SSN Forum on Money in Politics

Nicholas Carnes, Sanford School, Duke University, Martin Gilens, Princeton University, Benjamin I. Page, Northwestern University, Kay Lehman Schlozman, Boston College

Running for office and advancing policy agendas are very expensive endeavors. Has raising money become too central to American politics – giving the wealthy outsized leverage, especially now that unlimited contributions can be made in secret? What reforms could improve democratic balance? SSN scholars Ben Page, Martin Gilens, Kay Lehman Schlozman, and Nick Carnes weigh in – taking off from different views recently offered by Senator Chris Murphy and journalist Ezra Klein.

Recently, the Yale Institution on Social and Policy Studies sponsored a conference on "Purchasing Power: Money, Politics, and Inequality." In opening remarks, Connecticut Senator Chris Murphy explained how the never-ending quest to raise contributions for the next election campaign distorts legislators' priorities and taints the experience of being a public policymaker. But another participant, Ezra Klein, cited the 2012 election as evidence that victories do not always go to those who raise the most money. Maybe our worries about money are overblown.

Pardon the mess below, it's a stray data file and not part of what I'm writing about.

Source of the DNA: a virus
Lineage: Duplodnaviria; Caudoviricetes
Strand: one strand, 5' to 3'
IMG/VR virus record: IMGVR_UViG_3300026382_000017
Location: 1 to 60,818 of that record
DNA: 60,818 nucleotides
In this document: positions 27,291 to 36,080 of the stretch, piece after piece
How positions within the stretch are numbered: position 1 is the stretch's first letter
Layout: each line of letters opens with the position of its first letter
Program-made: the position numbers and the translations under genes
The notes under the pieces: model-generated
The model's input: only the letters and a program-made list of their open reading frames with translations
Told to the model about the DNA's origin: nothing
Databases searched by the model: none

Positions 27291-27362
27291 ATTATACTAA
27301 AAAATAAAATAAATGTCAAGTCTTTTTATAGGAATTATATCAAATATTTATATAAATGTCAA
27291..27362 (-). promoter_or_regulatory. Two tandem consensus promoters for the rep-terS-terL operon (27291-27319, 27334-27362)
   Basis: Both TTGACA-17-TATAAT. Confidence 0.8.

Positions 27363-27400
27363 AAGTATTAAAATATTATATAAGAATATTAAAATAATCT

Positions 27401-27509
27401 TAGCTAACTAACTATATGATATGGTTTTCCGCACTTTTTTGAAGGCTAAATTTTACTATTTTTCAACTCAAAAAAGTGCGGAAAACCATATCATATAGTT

Four SSN scholars weigh in with provocative research findings on the various ways money matters, and offer suggestions for reforms to ensure good governance for all.

Click here to watch Senator Murphy's speech

Click here to read Ezra Klein's article.

Then click over to each of the responses below from our experts:

The Cash Ceiling

Nicholas Carnes, Sanford School of Public Policy, Duke University

"Running for office is too expensive — and therefore off-limits— for the vast majority of Americans. The space on our ballots is becoming the exclusive turf of the wealthy and the well-connected."

America's Politicians are Listening to the Rich

Martin Gilens, Princeton University

"If the rich are having such a hard time turning dollars into votes, do we really need to worry about money distorting American politics? Yes we do."

How Money Corrupts American Politics

Benjamin I. Page, Northwestern University

"The need to raise money acts as a filter, tending to eliminate public officials who hold certain points of view — even points of view that are popular with most Americans."

The Other Kind of Political Money

Kay Lehman Schlozman, Boston College

"When individual citizens seek to make their voices heard..., the well-educated have many advantages. However, when politically active organizations seek influence, the critical resource is money."

To read all four SSN Scholars' contributions on a single page, click here.

 

 

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July 2013